14 Subgeometries of projective spaces

Let \(S=(P,L,I)\) be a point-line incidence geometry. In case \(S\) is a projective space over a finite field, it is clear that every line (and every subspace as well) can be identified with the set of points incident with it. Furthermore, the incidence relation \(I\) is then symmetrised containment. To define a subgeometry mathematically, we follow [Dem97]. Let \(P' \subset P\) and let \(L'\) be a set of subsets of \(P'\), such that every \(l' \in L'\) is a subset of exactly one line \(l \in L\). If \(S'=(P',L',I)\) is a projective space again, then we call \(S'\) a *subgeometry* of \(S\). Note that in general the subspaces of \(S'\) will be subsets of subspaces of \(S\).

A typical example of a subgeometry is a Baer subplane of a projective plane. In this example, with \(S'\) the Baer subplane of the projective plane \(S\), one could say that a point of \(S'\) is indeed a point of \(S\), but a line of \(S'\), is not a line of \(S\). If one considers a line of \(S'\) as a set of points of \(S'\), then a line of \(S'\) is a subset of the set of points on a line of \(S\). Another example is the subgeometry of a projective space induced by a subspace \(\pi\). In this example, clearly, the set of elements of the induced subgeometry can, mathematically, be considered as a subset of the set of elements of \(S\).

The same considerations apply for classical polar spaces. These consideration have implications for the behaviour of certain operations in **FinInG**, e.g. when computing the span and meet of different elements.

Using geometry morphisms, and more particular a function like `NaturalEmbeddingBySubField`

, one can deal in an indirect way with subgeometries. However, using `NaturalEmbeddingBySubField`

is not flexible, and typical problems such as considering a subgeometry determined by a user chosen frame and a subfield, cannot be handled easily. Therefore **FinInG** provides some functions to naturally construct subgeometries of projective spaces.

A subgeometry in a projective space is completely determined by a frame of the projective space and a subfield of the base field of the projective space. The *standard frame* in an \(n\)-dimensional projective space \(PG(n,q)\) is the set of \(n+2\) points represented by \((1,0,\ldots,0),(0,1,\ldots,0),\ldots,(0,0,\ldots,1),(1,1,\ldots,1)\). The subgeometry determined by the standard frame will be called *canonical*. Note that different frames may determine the same subgeometry (over a fixed subfield).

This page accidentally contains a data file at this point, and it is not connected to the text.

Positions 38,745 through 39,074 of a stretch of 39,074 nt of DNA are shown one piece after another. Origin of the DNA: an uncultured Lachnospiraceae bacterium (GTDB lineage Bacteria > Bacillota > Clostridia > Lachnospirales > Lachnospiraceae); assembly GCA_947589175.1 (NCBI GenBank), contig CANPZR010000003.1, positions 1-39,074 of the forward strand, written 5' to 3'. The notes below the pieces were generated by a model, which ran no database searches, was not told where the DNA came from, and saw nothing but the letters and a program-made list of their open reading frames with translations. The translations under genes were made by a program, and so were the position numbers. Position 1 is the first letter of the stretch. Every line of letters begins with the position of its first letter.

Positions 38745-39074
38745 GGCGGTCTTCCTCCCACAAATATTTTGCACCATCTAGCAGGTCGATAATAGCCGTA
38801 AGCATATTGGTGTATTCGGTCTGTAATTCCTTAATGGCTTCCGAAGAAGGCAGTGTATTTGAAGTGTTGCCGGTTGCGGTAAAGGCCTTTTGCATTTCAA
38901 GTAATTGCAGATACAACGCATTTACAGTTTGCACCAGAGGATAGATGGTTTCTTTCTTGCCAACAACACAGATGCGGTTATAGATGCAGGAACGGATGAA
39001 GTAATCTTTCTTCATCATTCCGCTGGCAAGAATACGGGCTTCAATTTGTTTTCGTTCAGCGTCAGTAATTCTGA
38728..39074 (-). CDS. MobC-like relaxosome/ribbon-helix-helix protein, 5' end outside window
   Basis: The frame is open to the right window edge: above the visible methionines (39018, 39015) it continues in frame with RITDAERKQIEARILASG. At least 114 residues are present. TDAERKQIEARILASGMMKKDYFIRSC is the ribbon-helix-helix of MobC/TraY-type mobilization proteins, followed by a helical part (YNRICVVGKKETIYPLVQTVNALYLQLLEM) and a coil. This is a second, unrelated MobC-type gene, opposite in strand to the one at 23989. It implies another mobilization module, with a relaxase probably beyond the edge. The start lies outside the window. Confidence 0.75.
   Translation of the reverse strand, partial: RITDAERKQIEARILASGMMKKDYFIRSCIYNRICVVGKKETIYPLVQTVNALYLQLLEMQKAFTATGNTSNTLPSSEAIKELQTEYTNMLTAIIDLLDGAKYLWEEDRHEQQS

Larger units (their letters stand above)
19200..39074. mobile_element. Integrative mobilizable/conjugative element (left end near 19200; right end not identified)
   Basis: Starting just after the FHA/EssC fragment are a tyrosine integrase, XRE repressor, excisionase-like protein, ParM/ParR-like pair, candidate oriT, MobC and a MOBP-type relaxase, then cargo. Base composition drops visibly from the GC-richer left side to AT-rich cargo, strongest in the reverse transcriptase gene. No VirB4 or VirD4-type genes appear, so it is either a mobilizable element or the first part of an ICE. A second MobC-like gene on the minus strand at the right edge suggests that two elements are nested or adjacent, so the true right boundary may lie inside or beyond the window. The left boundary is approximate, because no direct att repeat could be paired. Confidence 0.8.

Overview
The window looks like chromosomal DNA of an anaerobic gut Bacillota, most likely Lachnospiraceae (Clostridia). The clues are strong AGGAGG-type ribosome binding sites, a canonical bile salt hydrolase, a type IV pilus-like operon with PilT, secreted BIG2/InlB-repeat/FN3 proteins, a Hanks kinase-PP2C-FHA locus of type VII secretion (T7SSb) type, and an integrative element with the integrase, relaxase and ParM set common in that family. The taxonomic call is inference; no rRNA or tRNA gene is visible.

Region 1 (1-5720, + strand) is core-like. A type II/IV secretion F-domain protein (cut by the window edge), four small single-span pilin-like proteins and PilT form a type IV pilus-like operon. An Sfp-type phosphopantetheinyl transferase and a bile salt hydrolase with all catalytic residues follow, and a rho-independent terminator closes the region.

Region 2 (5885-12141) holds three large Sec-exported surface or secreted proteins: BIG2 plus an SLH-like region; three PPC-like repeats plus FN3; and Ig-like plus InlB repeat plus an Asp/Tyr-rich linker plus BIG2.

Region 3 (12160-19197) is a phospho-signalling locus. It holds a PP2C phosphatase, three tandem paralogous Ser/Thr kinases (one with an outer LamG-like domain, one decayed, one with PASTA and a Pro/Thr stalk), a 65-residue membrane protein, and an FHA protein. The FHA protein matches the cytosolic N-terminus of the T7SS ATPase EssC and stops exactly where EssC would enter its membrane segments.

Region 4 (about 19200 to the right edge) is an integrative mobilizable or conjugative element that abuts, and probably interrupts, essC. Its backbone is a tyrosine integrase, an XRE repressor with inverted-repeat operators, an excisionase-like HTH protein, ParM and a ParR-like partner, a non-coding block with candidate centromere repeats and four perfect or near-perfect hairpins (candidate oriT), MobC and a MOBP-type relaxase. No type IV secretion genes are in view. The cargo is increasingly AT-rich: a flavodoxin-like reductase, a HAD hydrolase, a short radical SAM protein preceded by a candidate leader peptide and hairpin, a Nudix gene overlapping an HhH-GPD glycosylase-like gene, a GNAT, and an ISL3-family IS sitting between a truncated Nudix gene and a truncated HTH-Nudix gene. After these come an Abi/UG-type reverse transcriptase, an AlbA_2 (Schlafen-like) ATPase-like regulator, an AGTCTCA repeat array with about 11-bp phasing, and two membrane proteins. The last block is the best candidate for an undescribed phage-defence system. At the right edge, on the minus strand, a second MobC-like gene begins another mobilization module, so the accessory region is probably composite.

For a given subfield \(GF(q') \subset GF(q)\), the canonical subgeometry determined by the standard frame in \(PG(n,q)\) is mathematically spoken the image of the **FinInG** geometry morphism `NaturalEmbeddingBySubField`

of the projective space \(PG(n,q')\). The coordinates of the points of the subgeometry will be exclusively over the subfield \(GF(q')\), as are the coordinates of the vectors after normalizing defining any subspace of the subgeometry. Clearly, the Frobenius automorphism which maps \(x\) to \(x^{q'}\) fixes all elements of the subgeometry.

For an arbitrary frame of \(PG(n,q)\) and a subfield \(GF(q')\), there exists a natural collineation of \(PG(n,q)\) which fixes the subgeometry pointwise. This collineation is the conjugation of the Frobenius automorphism by the unique collineation mapping the defining frame of the subgeometry to the standard frame of \(PG(n,q)\), i.e. the frame defining the canonical subgeometry over \(GF(q')\). Upon construction of a subgeometry, both collineations will be computed, and are of use when dealing with the full collineation group of a subgeometry. As for any incidence geometry in **FinInG**, operations to compute this collineation group as well as particular action functions for subgeometries are provided.

Subgeometries of projective spaces are constructed in a subcategory of `IsProjectiveSpace`

, as such, all operations applicable to projective spaces, are naturally applicable to subgeometries. Subspaces of subgeometries are constructed in a subcategory of `IsSubspaceOfProjectiveSpace`

. Hence, operations applicable to subspaces of projective spaces, are naturally applicable to subspaces of subgeometries.

`‣ IsSubgeometryOfProjectiveSpace` | ( category ) |

This category is a subcategory of `IsProjectiveSpace`

, and contains all subgeometries of projective spaces. Note that mathematically, a subspace of a projective space is also a subgeometry. However, in **FinInG**, subspaces of a projective space are constructed in a category that is not a subcategory of `IsProjectiveSpace`

. Since `IsSubgeometryOfProjectiveSpace`

is a subcategory of `IsProjectiveSpace`

, all operations applicable to projective spaces, are naturally applicable to subgeometries of projective spaces.

`‣ IsSubspaceOfSubgeometryOfProjectiveSpace` | ( category ) |

`‣ IsSubspacesOfSubgeometryOfProjectiveSpace` | ( category ) |

A subspace of a subgeometry belongs to the category `IsSubspaceOfSubgeometryOfProjectiveSpace`

.

`‣ CanonicalSubgeometryOfProjectiveSpace` ( pg, subfield ) | ( operation ) |

`‣ CanonicalSubgeometryOfProjectiveSpace` ( pg, q ) | ( operation ) |

Returns: a subgeometry of `pg`